Search This Blog


Monday, April 16, 2007

Dawn to Launch to Asteroids June 30 from Kennedy Spaceport

The Dawn spacecraft has arrived at Space Coast Florida from the Los Alamos National Lab in New Mexico in anticipation of a June 30 launch date aboard a United Launch Alliance Delta-II Heavy on its way to the solar system's two largest asteroids.

The anticipated June 30 launch will carry the spaceprobe Dawn on a 3.2-million mile expedition to the primary asteroid belt between the planets Mars and Jupiter. On-orbit the Dawn spacecraft will be powered by ion propulsion system to visit and orbit first the 329-milewide asteroid Vesta and then on to the 597-milewide asteroid dwarf-planet Ceres where some scientists believe that water ice may exist.

After Dawn gets a gravity boost in a fly-by of Mars in March 2009, it will reach Vesta in late 2011 and Ceres in early 2015. In both cases, the spacecraft will survey the situation before beginning a polar orbit and bearing down for closer inspection. The spacecraft will circle both poles, while the body rotates to reveal its entire surface for mapping instruments on-board Dawn.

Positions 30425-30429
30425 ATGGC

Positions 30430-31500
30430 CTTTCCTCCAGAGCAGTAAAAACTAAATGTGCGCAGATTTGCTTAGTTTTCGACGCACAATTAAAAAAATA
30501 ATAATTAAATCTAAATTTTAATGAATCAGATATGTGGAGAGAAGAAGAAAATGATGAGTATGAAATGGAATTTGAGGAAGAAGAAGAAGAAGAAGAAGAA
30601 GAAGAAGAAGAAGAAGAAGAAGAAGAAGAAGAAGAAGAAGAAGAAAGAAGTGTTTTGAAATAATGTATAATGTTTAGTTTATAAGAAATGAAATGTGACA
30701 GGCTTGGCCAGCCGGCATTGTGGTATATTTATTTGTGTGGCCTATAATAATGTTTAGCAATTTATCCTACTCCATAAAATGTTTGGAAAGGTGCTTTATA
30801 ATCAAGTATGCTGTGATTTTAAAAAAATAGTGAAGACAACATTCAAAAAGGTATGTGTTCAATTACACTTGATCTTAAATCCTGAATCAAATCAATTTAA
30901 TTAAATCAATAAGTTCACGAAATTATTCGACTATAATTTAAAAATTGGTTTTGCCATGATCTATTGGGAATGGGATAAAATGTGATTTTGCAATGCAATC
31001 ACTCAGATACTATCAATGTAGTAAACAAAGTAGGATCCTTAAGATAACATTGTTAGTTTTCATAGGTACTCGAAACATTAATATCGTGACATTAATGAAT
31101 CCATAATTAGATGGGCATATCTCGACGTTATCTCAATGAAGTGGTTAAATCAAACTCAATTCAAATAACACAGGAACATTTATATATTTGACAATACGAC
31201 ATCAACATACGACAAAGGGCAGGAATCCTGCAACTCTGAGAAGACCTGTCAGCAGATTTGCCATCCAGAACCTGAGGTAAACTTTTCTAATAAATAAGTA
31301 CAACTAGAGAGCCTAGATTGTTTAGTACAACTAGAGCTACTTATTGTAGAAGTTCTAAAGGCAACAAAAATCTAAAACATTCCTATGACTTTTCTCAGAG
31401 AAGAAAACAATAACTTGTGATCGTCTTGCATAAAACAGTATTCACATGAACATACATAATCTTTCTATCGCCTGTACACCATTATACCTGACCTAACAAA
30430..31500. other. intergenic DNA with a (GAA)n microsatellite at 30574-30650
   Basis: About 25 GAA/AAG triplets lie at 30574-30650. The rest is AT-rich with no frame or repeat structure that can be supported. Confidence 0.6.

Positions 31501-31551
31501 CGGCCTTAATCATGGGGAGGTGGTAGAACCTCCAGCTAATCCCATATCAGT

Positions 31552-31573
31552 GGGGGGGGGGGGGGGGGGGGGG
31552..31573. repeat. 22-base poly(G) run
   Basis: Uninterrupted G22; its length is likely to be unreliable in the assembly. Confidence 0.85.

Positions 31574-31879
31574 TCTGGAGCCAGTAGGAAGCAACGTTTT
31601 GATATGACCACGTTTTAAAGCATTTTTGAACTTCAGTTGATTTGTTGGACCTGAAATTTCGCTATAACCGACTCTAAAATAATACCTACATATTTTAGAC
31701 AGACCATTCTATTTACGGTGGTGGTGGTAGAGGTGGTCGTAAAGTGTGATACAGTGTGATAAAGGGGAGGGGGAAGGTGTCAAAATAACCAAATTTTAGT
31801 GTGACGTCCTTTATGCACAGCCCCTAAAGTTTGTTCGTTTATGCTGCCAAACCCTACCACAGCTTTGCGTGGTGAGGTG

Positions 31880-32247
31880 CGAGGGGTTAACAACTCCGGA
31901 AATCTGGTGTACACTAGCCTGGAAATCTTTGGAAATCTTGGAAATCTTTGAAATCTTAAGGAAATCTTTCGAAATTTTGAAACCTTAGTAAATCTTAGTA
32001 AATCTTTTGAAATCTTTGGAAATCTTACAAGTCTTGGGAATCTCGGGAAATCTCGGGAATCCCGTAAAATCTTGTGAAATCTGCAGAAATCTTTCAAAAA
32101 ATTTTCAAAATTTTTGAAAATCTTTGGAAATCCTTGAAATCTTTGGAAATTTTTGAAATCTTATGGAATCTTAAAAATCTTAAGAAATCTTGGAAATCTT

Asteroids and comets have become of higher interest in recent years with five unmanned probes visiting Hally's Comet; Galileo visiting 951 Gaspra, 243 Ida and Dactyl; NEAR visting asteroid Eros; Deep Space-1 visiting asteroid Braille and comet Borrelly; Stardust visiting asteroid Annefrank and Comet Wild 2; Japan's Hayabusa visiting asteroid Itokawa.

In addition to Dawn, missions now underway to asteroids include: the ESA's Rosetta planning a visit asteroids Steins in 2008 and Lutetia in 2010 and on to comet 67P/Churyumov-Gerasimenko in 2014; and, America's New Horizons visiting Kuiper Belt Objects (KBOs) in 2016-2020 after Pluto and its moon Charon in July 2015.

SpaceDev is planning the first commercial mission called NEAP to asteroid Nereus originally but with a mission launch between 2009-2011 a new target asteroid is probable. The legal ramifications of the SpaceDev mission are unique. NASA now has a human asteroid mission under active review for perhaps in the 2019-2022 timeline.

No comments: